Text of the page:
(Día de los Muertos, 2010)
The warrior died. 7:36 am, dawn.
In the Timpani Tympanum.
While drums and cymbals clashed.
After a brief period.
On the walls of the Timpani Tympanum
are portraits of an ancient goddess, nameless now.
Each night the warrior would
erase her face, would paint each wall blue,
only to see her face bleed through with the sunlight.
He filled the Tympanum with drums
—the true symbol supremo in the halls—
only to have the sun clash quotidian cymbals…
A brief period indeed.
He died while such symbols clashed.
Dying—the halls the warrior had filled full
with drums and cymbals, filled anew with gods
and goddesses, each so all-knowing that,
his screams of death simply fulfilled his death,
fulfilled by his un-seemingly blue lips.
The warrior was cold and dead,
so cold they feel his kiss as frost, all space
as his embrace, twig thick and vibrating—
enough to shake the walls, as if the hue
of sienna blue could fill the Tympanum
again and again with the scream of death—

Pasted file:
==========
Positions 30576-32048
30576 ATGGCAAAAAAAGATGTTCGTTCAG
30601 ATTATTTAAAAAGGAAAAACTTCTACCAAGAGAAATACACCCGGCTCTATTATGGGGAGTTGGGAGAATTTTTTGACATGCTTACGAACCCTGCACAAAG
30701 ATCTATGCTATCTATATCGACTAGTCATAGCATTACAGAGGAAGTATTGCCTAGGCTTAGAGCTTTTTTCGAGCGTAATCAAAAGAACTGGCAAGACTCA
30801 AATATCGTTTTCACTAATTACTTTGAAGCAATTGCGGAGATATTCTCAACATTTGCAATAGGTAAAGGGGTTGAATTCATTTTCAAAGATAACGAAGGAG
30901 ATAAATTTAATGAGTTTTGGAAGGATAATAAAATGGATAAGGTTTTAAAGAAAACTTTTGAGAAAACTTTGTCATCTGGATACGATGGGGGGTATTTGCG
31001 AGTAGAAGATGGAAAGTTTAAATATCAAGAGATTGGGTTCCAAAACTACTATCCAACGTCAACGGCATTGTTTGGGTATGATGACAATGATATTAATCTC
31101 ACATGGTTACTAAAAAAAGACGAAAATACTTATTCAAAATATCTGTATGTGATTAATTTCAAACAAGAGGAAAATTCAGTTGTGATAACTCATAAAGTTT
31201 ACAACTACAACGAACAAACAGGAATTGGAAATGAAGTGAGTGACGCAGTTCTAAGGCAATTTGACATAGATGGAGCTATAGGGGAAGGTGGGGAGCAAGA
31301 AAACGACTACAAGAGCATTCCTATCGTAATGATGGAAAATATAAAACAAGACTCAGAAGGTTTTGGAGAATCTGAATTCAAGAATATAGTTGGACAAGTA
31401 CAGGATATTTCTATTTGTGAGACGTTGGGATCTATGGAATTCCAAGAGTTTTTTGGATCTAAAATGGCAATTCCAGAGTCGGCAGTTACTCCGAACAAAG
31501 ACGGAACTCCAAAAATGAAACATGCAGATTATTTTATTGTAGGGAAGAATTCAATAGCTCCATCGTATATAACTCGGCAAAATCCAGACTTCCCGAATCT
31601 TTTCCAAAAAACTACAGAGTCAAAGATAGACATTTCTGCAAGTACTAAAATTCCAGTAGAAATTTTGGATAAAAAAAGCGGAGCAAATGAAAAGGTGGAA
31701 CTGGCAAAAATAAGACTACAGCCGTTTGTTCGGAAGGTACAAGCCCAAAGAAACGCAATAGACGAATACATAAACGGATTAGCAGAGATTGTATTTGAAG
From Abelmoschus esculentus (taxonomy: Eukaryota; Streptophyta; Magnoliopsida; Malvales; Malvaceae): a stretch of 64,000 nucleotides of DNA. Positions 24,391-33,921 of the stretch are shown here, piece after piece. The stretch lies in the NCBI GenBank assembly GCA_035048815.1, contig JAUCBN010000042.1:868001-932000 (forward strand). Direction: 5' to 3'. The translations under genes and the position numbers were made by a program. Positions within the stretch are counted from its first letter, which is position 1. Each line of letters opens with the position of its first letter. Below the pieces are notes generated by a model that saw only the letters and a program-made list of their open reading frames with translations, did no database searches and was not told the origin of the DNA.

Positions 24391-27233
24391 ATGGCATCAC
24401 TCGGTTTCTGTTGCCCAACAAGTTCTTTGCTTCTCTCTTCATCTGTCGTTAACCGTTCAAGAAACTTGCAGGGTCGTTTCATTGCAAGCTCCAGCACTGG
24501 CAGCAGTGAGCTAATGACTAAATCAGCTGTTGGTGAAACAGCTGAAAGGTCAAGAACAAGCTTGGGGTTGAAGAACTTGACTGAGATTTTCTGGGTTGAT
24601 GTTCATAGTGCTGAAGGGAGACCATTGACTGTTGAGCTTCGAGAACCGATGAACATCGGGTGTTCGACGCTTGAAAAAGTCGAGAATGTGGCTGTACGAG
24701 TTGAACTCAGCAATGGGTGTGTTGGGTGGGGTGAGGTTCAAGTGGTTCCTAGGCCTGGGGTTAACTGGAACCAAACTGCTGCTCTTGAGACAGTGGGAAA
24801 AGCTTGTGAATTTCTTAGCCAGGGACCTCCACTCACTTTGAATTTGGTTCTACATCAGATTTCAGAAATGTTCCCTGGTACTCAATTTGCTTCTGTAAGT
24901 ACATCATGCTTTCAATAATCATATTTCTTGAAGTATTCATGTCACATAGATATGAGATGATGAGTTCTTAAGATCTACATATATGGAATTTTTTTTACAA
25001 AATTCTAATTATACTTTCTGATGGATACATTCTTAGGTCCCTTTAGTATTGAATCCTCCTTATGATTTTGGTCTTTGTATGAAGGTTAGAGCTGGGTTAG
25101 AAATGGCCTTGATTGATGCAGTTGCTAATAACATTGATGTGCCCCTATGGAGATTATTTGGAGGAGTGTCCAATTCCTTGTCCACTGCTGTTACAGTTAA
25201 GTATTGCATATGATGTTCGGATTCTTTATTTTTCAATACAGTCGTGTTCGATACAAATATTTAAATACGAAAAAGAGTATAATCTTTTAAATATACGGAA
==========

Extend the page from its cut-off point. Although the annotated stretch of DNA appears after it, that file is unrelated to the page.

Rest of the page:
It’s like the skin on a drum.
It’s like the clothes they wear.
It’s like the part of words we find in piles
in the shades and shadowy hues that clash
anew with each warrior sentence—as left
to wander in the Timpani Tympanum
as a part of the words we can pile up when
we start to think about the great shadows
they have, not the iris, not an old canvas
left in an old sun-drenched bath, a painted bowl, but
the shades thereof. And as another warrior is dead,
each so professional, each so all-knowing,
each twig-thick and wearing the hue of sienna blue
on lips always so cold they could freeze in earth’s kiss—
as painted there, as in the blue earth, yet
as another appears.
—And each face so lurid!